Originally published in The Oklahoman by Paula Burkes.
Dustin Davis is a founding partner and attorney with the Edmond-based firm of Evans & Davis.
Should readers be worried about their estate planning during the COVID-19 crisis?
Oklahomans should always be concerned about their estate planning. Whether you pass away from an illness caused by the current pandemic or cancer at the age of 98, it’s not a matter of “if” you’re going to die, but rather “when.” Feeling a sense of urgency to complete a will or a trust is a positive thing, but it should not be done in an emergency situation except when there are extenuating circumstances that usually involve a terminal medical diagnosis.
Can people complete their estate planning during the COVID-19 crisis?
Yes. Our firm, which was formed in 2002, always sees an uptick in client calls or initial estate planning meetings when there are national events, economic changes or crises that cause us to wonder how we can be more prepared. The worldwide COVID-19 pandemic has been no different. Over the past five years, we have invested a great deal of capital into secure infrastructures that allow us to initiate the estate planning process remotely. From simple telephone conferences to video conferences involving Zoom, Teams and Facetime, there has certainly been an uptick in virtual client meetings. In a normal week, 90% of our meetings are in person. Last week, we maintained normal revenue, but only 5% of our meetings were in person.
Are you seeing an increase in healthcare providers completing their estate planning?
Calls from those on the front lines such as doctors and nurses have increased substantially over the past three weeks as they seek to create or update their healthcare powers of attorneys, advance directives, HIPAA authorizations, and other necessary documents to make sure they are protected as they put themselves in harm’s way to treat and protect the general public.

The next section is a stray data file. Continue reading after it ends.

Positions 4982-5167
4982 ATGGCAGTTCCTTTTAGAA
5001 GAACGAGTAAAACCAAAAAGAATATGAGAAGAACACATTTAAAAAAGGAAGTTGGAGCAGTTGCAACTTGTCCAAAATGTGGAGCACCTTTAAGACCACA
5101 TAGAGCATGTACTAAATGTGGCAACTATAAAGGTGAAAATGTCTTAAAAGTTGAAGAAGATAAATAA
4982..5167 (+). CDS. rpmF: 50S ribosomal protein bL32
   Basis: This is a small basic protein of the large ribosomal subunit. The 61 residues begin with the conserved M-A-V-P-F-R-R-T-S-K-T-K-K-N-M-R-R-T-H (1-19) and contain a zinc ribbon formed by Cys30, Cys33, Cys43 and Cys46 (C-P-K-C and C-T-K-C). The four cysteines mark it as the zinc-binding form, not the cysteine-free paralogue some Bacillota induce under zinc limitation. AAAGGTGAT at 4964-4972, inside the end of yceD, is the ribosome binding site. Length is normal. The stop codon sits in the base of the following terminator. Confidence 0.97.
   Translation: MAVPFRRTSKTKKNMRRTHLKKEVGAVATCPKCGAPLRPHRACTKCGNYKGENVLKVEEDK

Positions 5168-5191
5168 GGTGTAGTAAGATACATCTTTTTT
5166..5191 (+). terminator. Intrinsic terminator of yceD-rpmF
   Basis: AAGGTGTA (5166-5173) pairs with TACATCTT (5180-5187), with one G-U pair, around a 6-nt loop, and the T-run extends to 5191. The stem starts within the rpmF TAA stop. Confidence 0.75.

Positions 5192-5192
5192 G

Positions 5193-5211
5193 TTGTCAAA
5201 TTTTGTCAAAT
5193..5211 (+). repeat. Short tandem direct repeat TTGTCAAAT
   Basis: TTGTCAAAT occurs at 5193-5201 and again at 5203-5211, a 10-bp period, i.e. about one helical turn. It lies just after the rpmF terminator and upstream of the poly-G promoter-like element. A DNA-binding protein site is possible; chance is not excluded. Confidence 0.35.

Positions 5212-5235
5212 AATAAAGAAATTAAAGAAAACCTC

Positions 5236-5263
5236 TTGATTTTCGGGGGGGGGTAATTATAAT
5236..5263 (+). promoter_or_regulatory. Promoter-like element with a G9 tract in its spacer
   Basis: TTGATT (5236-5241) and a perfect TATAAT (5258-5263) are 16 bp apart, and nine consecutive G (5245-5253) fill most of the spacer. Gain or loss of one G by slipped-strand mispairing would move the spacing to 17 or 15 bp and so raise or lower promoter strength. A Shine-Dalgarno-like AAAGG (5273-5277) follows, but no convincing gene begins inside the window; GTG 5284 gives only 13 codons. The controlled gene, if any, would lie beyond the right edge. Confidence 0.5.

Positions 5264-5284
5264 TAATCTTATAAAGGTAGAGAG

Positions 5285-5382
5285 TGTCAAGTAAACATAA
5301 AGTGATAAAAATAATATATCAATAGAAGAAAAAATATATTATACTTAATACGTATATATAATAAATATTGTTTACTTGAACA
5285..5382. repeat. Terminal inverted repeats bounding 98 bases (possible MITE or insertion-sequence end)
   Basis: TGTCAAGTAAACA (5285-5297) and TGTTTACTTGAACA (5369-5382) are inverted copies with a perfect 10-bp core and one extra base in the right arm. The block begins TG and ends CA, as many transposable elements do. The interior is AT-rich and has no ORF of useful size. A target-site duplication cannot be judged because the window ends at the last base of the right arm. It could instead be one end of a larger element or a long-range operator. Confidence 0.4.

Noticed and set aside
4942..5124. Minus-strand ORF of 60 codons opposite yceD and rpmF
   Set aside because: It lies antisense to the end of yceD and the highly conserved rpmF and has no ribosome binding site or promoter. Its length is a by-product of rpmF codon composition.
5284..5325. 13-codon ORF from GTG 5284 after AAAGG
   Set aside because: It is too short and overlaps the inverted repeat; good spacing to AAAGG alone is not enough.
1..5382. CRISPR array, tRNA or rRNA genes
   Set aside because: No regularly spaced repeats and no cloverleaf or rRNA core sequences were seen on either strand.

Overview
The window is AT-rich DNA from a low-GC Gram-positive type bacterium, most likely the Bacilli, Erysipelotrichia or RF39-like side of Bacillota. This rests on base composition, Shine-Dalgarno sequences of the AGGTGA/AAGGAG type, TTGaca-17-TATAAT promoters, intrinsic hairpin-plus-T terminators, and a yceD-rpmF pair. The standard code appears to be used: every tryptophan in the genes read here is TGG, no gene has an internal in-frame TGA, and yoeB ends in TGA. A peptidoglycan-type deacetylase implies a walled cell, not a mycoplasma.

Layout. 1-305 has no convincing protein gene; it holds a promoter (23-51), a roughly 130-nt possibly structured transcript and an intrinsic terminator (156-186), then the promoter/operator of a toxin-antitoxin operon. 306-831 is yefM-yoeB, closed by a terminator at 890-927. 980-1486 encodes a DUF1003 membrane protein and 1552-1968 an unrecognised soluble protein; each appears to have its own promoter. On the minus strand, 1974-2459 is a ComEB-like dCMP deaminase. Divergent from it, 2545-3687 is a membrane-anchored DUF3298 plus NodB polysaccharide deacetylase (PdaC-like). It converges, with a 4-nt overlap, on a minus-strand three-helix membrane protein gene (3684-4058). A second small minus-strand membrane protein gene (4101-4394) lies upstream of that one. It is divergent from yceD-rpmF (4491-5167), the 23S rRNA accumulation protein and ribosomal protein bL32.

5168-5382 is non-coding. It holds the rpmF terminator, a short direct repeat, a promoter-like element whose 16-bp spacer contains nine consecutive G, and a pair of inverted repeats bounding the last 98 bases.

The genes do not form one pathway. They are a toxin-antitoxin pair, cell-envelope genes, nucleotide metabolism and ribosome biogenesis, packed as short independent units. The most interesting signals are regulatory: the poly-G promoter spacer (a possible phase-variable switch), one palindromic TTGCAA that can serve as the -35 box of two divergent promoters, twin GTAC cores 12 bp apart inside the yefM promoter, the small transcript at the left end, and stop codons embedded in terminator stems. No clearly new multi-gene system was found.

Have most Oklahoman’s completed their estate plans? According to a recent survey completed by www.caring.com, fewer than 40% of Americans have current or valid estate plans in place. As Oklahomans have had more downtime at home and less travel, there has been a substantial increase in calls and inquiries to start the process. The process can all be done online — from completing the Estate Planning Intake Form, to the initial meeting with an attorney to discuss their situation, to meeting with business partners to discuss business succession planning via web conferences, to reviewing the encrypted documents online. Additionally, various states, including Oklahoma, have passed laws that allow for online/remote notarization of documents. We anticipate this is just the beginning and once the COVID-19 Pandemic has passed, many of these new practices will remain in place if not flourish as the legal and financial industries embrace the new normal of remote and virtual meetings, consultations and signings.